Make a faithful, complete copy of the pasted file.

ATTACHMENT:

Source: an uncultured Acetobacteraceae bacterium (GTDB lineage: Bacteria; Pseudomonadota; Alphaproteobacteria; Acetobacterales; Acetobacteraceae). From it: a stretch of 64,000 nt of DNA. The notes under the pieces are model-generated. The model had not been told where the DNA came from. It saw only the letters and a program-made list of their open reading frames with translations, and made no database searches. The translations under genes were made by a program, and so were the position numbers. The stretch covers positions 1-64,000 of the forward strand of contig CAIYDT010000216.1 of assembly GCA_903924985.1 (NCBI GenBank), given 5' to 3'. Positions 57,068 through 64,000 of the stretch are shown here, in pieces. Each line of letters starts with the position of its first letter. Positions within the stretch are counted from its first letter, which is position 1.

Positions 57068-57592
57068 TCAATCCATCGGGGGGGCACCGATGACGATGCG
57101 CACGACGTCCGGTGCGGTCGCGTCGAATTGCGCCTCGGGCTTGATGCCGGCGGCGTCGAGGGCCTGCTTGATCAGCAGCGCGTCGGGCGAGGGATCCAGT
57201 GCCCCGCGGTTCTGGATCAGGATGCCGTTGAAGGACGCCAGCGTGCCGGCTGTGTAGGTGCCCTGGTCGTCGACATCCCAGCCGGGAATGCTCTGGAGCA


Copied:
Source: an uncultured Acetobacteraceae bacterium (GTDB lineage: Bacteria; Pseudomonadota; Alphaproteobacteria; Acetobacterales; Acetobacteraceae). From it: a stretch of 64,000 nt of DNA. The notes under the pieces are model-generated. The model had not been told where the DNA came from. It saw only the letters and a program-made list of their open reading frames with translations, and made no database searches. The translations under genes were made by a program, and so were the position numbers. The stretch covers positions 1-64,000 of the forward strand of contig CAIYDT010000216.1 of assembly GCA_903924985.1 (NCBI GenBank), given 5' to 3'. Positions 57,068 through 64,000 of the stretch are shown here, in pieces. Each line of letters starts with the position of its first letter. Positions within the stretch are counted from its first letter, which is position 1.

Positions 57068-57592
57068 TCAATCCATCGGGGGGGCACCGATGACGATGCG
57101 CACGACGTCCGGTGCGGTCGCGTCGAATTGCGCCTCGGGCTTGATGCCGGCGGCGTCGAGGGCCTGCTTGATCAGCAGCGCGTCGGGCGAGGGATCCAGT
57201 GCCCCGCGGTTCTGGATCAGGATGCCGTTGAAGGACGCCAGCGTGCCGGCTGTGTAGGTGCCCTGGTCGTCGACATCCCAGCCGGGAATGCTCTGGAGCA